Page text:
Elliott Fitch Shepard was born on the 13th October 1876, in New York City, New York, USA. He was a rich amateur racer with connections to the famous Vanderbilt family, he was a cousin to William Kissam Vanderbilt II.
Apparently somewhat wayward in his youth Elliott got into a scrape at Yale in 1894, and withdrew from the college and finished his studies under a tutor at Harvard.
His father died in 1893 in a bizarre accident while being examined for kidney disease.
Elliott married Mrs. Esther Wiggins Potter, whose husband had died, when he was still only 20 years of age. They had met in 1896 after Elliott had just returned from a trip to Europe. They were married firstly in a civil ceremony and then, on the insistence of his mother a religious one on April 10th. 1987 and, after spending a few days at the Plaza Hotel, they sailed for Europe on April 15th.
They lived in Paris and London until 1901 and although Elliott tried to go into business but failed dismally. News of Shepard’s financial embarrassment reached New York in 1901 and his mother made a trip to Paris to help him. Elliott returned to the USA with his wife following him later however she stayed with relatives on Long Island. In August 1902 his wife applied for a divorce and though there were rumors of a reconciliation they eventually separated.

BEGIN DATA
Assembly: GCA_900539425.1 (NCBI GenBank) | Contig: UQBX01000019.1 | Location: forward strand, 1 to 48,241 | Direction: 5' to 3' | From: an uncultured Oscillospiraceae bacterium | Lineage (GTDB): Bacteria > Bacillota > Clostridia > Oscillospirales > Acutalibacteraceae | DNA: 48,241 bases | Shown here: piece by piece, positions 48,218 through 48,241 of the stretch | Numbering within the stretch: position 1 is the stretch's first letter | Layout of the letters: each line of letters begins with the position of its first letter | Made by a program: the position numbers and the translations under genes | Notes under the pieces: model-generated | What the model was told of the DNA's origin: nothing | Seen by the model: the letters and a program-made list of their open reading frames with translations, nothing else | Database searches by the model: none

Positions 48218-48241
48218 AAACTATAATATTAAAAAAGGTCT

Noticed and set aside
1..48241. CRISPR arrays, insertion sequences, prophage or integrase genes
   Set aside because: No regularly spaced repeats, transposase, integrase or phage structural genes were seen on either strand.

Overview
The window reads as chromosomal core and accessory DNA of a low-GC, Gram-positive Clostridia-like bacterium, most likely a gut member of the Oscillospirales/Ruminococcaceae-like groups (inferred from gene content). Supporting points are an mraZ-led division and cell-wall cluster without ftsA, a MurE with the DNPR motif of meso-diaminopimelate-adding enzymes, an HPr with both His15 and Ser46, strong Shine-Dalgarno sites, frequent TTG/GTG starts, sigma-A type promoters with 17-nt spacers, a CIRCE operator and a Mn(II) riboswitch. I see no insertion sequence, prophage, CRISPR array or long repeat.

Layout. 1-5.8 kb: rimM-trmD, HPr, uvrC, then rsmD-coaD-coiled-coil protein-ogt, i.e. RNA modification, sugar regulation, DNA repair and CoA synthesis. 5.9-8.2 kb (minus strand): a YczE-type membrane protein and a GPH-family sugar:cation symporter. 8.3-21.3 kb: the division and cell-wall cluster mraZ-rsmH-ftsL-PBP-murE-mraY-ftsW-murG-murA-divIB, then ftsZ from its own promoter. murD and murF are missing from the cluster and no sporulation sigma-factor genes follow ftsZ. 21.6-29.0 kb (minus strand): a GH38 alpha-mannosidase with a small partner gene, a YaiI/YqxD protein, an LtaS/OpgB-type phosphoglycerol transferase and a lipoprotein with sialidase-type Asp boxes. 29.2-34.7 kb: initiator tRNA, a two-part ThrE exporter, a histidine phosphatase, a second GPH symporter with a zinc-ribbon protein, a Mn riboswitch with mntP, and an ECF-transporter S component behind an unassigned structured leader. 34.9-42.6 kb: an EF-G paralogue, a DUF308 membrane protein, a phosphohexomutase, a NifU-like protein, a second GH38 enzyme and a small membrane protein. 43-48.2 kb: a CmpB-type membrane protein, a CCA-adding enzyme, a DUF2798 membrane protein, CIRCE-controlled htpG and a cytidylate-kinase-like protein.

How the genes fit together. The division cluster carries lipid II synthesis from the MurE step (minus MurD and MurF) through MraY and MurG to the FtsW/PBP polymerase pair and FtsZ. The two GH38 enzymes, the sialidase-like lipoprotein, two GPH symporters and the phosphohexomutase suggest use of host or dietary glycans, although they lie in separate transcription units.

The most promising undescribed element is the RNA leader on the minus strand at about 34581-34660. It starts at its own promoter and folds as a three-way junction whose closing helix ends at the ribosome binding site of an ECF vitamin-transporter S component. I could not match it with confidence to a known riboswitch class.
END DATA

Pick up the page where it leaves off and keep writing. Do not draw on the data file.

He returned to Paris and after losing a small fortune in the liquor business, the banking business and automobile manufacturing, his mother succeeded in persuading him that he was not cut out for a career in business.
Tragedy struck on April 27th, 1905, when he ran over a 12 year old girl, Madeline Marduel, as he was driving a 17-hp Hotchkiss along the Avenue Michelet in St. Ouen. He was tried in October 1905 at a time when there was much criticism of speeding motorists, especially Americans. Maître Poincare, counsel for the prosecution, declared that it was time to stop wealthy Americans from racing about the country and killing peasants. The Judge, in giving sentence on October 26th, echoed the same sentiments and sentenced Shepard to three months imprisonment, a fine of $120, and $4,000 damages to the parents of the girl on the grounds that the girl had been the breadwinner.
Shepard appealed but it was not until January 1907 that the case was settled. After the damages were paid the sentence was reduced to six weeks imprisonment. Shepard spent nine days in prison at Fresnes and subsequently the authorities agreed to pardon him on payment of further $2,000.
Meanwhile, after the decision about his appeal had been suspended in March 1906, Shepard took part in the 1906 French Grand Prix held at Le Mans driving a Hotchkiss HH.
At the end of the first day 17 cars were still in the race while 15 cars had retired. Shepard was lying in a fine fourth place just over 45 minutes behind Szisz, a good result considering that he had three tyre changes that had taken him in total at least thirty minutes longer than those with detachable rims ahead of him. He also had to stop and transfer some spokes to his teammate, le Blon, who had buckled a wheel. However on the second day of the race Shepard’s car lasted only one lap until a wheel broke and he was out.